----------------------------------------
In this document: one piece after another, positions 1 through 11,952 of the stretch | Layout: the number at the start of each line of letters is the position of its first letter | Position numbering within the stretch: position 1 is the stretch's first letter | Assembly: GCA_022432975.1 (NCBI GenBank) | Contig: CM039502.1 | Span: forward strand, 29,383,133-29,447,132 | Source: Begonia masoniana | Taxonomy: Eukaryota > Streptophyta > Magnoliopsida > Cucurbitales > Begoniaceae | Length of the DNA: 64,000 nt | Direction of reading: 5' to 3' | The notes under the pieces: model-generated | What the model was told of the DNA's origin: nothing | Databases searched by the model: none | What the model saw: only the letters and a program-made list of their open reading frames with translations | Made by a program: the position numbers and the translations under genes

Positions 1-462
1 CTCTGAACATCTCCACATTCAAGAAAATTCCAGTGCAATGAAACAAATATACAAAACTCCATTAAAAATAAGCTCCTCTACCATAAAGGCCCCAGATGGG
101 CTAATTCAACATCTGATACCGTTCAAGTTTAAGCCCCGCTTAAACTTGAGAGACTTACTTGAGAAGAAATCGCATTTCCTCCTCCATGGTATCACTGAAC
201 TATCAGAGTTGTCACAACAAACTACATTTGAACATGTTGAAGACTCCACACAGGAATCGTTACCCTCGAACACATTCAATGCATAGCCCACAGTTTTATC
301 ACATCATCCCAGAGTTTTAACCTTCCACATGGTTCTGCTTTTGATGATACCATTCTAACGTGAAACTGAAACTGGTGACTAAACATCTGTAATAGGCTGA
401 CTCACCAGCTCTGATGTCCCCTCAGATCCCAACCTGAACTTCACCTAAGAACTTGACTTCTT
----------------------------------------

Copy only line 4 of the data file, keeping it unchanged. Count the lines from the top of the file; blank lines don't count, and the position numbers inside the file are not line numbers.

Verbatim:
101 CTAATTCAACATCTGATACCGTTCAAGTTTAAGCCCCGCTTAAACTTGAGAGACTTACTTGAGAAGAAATCGCATTTCCTCCTCCATGGTATCACTGAAC